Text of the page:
Sadly, with an idea as strong and bat-shit crazy such as this, what you don’t do is go out into the woods and play… leaving the far superior idea to burn into obscurity. No-one wants that. What a big, big shame.

 

Author: Andrew Mackay

 

To hear more on this review (and others like it) make sure you download our very own show, The Film Podcast! 

Blog: All Things Film – Carol (2015) Reviewed

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Tedious. Simply cannot be bothered to review this one, other than it’s a slow, drudging affair with some sumptuous set design. The film may as well have been titled “Oscar”, as it’s the only reason any of us have to suffer through it.

 

Author: Andrew Mackay

 

To hear more on this review (and others like it) make sure you download our very own show, The Film Podcast! 

Blog: All Things Film – Steve Jobs (2015) Reviewed

Blog: All Things Film – Steve Jobs (2015) Reviewed

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Because this movie has been written by AAron Sorkin and directed by Danny Boyle, there’s little denying that Steve Jobs has a frenetic pace, udnercut by a low hum of a score. This is essentially a talky character piece, whereby Michael Fassbender as Jobs can bounce of his aide Kate Winslet and former/current employer Jeff Daniels, and co-conspoirator Steve Wozniak, played by Seth Rogen. All the players are very strong, and the direction is a formidable opponent to someone like Oliver Stone and how he managed to ramp up the tension in his best film,. the talky-talk-talk Talk Radio.

That said, you’d have to be something of a fan – or at least a fantasist – of Jobs himself. The film really gets down and dirty on his personal life, and makes more than a fair share of its remarks on how he handled people. I never saw 2013’s Jobs, where Ashton Kutcher played the role, but I have a sneaky suspicion this movie deals the late, great auteur a far meaner hand in his lasting legacy.

It would have been nice to see more than just the preemptive tirades before the launches, and even more satisfying to see Fassbender recreate the magic of the stage presence. As it is, we make do with this behind-the-scenes recount and – due to the talent involved in all directions – it does it’s *job* just fine…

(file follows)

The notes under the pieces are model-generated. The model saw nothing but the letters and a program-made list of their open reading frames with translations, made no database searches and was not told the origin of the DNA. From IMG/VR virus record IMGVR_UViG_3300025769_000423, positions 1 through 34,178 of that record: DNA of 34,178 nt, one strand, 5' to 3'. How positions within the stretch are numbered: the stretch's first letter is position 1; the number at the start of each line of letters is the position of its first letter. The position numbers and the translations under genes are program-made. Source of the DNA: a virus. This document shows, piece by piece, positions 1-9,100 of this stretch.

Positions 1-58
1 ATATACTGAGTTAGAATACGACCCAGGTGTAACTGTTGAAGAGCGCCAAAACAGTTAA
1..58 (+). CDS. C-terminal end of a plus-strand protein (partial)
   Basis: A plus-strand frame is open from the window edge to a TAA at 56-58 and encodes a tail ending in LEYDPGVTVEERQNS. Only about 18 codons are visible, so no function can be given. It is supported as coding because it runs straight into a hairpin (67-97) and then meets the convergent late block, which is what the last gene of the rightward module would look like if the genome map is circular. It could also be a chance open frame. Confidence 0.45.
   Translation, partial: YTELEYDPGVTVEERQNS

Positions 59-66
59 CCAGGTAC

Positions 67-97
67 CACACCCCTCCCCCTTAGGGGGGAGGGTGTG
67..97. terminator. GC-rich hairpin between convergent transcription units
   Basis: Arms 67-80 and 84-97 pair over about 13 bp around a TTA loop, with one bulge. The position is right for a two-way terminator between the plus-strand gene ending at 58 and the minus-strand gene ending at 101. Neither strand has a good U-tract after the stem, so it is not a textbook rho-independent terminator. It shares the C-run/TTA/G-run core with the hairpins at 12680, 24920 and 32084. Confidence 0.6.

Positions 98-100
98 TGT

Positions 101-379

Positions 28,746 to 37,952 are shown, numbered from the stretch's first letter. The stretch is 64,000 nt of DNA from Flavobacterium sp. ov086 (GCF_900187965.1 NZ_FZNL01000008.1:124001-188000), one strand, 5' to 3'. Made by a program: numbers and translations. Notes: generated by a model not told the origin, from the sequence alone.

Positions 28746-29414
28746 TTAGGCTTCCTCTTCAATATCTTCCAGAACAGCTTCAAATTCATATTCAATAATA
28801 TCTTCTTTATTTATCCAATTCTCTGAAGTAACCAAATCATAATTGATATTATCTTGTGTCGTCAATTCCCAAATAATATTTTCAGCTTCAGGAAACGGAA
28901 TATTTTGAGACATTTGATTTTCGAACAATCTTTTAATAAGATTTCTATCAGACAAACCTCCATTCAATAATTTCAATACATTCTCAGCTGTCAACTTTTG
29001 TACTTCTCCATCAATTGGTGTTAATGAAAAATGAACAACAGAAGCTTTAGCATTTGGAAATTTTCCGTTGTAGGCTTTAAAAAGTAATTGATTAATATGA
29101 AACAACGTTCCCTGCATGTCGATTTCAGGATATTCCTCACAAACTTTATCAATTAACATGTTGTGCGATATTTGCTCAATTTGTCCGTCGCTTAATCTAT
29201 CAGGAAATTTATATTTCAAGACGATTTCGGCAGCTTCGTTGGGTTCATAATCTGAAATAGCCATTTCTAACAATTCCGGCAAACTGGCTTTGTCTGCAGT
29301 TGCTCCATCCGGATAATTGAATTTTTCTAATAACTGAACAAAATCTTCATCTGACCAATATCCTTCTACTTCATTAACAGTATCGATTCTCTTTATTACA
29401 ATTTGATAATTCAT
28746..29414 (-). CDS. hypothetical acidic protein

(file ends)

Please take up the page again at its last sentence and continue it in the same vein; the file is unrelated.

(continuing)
Author: Andrew Mackay

 

To hear more on this review (and others like it) make sure you download our very own show, The Film Podcast! 

Blog: All Things Film – Point Break (2016) Reviewed

Blog: All Things Film – Point Break (2016) Reviewed

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I suppose when your first foot concerns itself with being a remake of a much-loved, pant-wetting hard R rated action film, you’re never off to a good start.

Whilst sitting through this endlessly tedious remake of the 1991 smash hit, I was reminded of just how far we’ve come. In 1991, there were no CGI effects, and certainly the budget didn’t allow for roving, giant sweeping mountainous shots of people falling off the sides of them. Here, director Ericson Core – who’s mainly a cinematographer, and it shows – is more concerned with showing our handsome cops and robbers posing at the tops of mountains, boats and other things one could conceivably throw themselves off of, for just long enough before the jump.

And then the jump; minutes drudge past as we film them from every fathomable angle on their descent. Mix this with sumptuous cinematography and an ADHD score flattened by emotion from Junkie XL, and you have it is essentially a gorgeous-looking YouTube clip of extreme sports that has absolutely no idea that its outstayed its welcome.

Consider, also, the fact that this decade’s screenwriting toxin, Kurt Wimmer, is the scribe behind whatever drama remains. It’s all just so very naff; you have Johnny Utah (formerly Keanu Reeves, now played by something called Luke Bracey) trying to worm his way into the gang of Bodhi (formerly the late Patrick Swazye, and now played by Edgar Ramirez) who’s team dress up in rubber masks and act like Robin Hood in their carefully planned robberies.

Ramirez, bless him, feels as if he’s won the role out of the Token Cereal box because, in this day and age, no bad guy is ever white with an American accent anymore. Bracey seems to me to be a long lost Hemsworth prototype that no-one has the gall to return to the store for a refund. And the women in the film? There’s a character named Samsara who embodies a particular twist after a lengthy chase. It’s not big nor clever. it’s a dumb move, also, to remind me of a far greater film who shares the same name as the lead female character while suffering this gluttonous and overindulgent mess. The less said about Ray Winstone as the London-accented FBI operative <?> the better. I mean, what the… ??